Flywheel and Battery Smooths Variable Wind Energy

Flywheel and Battery Smooths Variable Wind Energy

ACEP research engineer Jeremy Vandermeer and undergraduate student researcher Grace Bolt are working with Chugach Electric Association and technology company ABB to test the performance of CEA’s multi-stage energy storage system. The system buffers variable renewable energy sources, specifically the output of the 17.6-megawatt Fire Island wind farm.

CEA originally received funding from the Alaska Energy Authority to install a 1-MW flywheel and a 2-MW ABB lithium-ion battery system in 2017 as part of the Emerging Energy Technology Fund Round 2 grant program. The current project builds on the initial installation and testing of the EETF Round 2 project and is funded by CEA.

If the energy storage system is successful, it will open possibilities for installation of additional wind power on the grid by:
- Injecting or absorbing power from the grid to limit the effective wind farm ramp rate. This capability gives other generating sources on the grid more time to respond to changes in the wind.
- Helping to keep grid frequency within bounds by injecting or absorbing power when the grid frequency dips or rises from its nominal 60 hertz.
- Reducing area control error by injecting or absorbing power with negative or positive ACE. ACE is the difference between the power that CEA is scheduled to send to other utilities on the railbelt grid and what it actually ends up sending.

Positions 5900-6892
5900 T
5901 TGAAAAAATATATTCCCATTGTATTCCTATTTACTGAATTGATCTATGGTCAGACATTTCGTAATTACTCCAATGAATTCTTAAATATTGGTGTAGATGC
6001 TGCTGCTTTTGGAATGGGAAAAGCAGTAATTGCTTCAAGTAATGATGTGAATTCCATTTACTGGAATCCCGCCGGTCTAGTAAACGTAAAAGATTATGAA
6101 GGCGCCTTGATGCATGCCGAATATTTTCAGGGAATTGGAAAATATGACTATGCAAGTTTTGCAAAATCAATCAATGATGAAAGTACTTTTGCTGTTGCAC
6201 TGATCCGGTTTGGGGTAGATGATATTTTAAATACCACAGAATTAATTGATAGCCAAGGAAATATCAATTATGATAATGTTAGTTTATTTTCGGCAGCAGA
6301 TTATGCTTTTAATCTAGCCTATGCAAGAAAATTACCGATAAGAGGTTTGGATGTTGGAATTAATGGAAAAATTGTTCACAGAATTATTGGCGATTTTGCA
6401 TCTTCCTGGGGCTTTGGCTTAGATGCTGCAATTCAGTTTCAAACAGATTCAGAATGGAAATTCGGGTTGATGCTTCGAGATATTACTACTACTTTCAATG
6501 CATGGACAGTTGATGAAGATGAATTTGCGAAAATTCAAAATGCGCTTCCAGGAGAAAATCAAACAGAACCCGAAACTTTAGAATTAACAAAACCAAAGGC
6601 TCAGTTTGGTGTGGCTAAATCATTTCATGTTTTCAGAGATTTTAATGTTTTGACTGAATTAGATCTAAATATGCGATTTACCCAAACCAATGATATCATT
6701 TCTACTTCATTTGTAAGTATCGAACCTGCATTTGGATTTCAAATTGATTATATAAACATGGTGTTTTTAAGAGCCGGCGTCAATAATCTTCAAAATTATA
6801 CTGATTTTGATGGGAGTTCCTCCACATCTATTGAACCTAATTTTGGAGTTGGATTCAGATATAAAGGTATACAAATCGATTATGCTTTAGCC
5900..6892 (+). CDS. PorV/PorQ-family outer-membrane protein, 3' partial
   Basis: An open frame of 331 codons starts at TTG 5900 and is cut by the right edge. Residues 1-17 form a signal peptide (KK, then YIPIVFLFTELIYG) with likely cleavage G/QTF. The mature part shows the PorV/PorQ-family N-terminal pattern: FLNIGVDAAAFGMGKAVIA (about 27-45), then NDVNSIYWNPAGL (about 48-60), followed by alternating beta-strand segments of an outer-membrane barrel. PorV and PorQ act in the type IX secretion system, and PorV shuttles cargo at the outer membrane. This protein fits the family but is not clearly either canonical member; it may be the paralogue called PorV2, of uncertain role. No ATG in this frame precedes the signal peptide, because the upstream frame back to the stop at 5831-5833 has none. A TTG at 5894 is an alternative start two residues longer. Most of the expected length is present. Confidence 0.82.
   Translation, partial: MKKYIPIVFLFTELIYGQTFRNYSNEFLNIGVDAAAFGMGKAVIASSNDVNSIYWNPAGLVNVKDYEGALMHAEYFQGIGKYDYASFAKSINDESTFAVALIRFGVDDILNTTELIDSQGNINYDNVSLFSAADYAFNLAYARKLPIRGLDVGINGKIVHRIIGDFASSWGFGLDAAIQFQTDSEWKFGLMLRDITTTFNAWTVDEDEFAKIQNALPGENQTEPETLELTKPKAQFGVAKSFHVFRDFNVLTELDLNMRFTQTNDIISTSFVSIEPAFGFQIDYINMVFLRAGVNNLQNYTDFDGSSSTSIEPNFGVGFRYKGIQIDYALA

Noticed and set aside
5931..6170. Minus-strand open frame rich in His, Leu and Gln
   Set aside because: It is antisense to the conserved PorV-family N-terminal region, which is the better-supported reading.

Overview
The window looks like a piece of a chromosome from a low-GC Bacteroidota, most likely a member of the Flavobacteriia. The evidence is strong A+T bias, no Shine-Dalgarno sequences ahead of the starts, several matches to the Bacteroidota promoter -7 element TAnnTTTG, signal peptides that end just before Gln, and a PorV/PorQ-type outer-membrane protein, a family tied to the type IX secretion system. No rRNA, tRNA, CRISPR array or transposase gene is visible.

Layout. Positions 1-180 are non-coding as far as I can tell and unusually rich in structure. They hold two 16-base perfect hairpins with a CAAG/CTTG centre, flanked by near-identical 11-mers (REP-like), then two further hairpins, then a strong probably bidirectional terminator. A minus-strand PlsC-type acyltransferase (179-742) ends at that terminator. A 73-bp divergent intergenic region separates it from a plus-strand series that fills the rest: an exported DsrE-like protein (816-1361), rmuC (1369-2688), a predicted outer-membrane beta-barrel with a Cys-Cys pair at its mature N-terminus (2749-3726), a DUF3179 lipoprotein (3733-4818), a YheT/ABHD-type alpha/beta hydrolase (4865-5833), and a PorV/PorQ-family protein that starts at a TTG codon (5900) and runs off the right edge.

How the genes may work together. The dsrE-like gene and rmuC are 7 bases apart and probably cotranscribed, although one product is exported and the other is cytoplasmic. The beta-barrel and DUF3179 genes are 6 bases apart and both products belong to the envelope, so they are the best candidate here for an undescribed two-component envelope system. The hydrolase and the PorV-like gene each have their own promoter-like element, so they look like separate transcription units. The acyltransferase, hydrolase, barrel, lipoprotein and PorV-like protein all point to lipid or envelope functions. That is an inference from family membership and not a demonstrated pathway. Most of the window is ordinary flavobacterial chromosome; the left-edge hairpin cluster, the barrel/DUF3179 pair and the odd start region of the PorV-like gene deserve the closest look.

Each of these control modes is being tested to verify that it operates according to its control specifications and to quantify its benefit to the grid. Evaluating the benefit of the grid frequency support is particularly challenging, as it is affected by all the loads and generation on the grid.

To address this challenge of evaluating the benefit of the grid frequency support, ACEP and CEA are using a technique developed by the Hawaii National Energy Institute and the Hawaii Electric Light Company. During the test, the energy storage frequency support is alternatively enabled and disabled for 20-minute intervals, and frequency deviations in adjacent intervals are compared with each other. These tests will help remove the influence of other sources of generation and loads from the test results and focus on the influence of the energy storage system on system frequency. 


ACEP student researcher Grace Bolt, left, talks with Chugach Electric Association controls engineer Steffanie Crabtree during a tour of CEA’s  1-MW flywheel and 2-MW battery energy storage system. Bolt and ACEP research engineer Michelle Wilber learned of changes the association is making to improve the system. Photo by Michelle Wilber.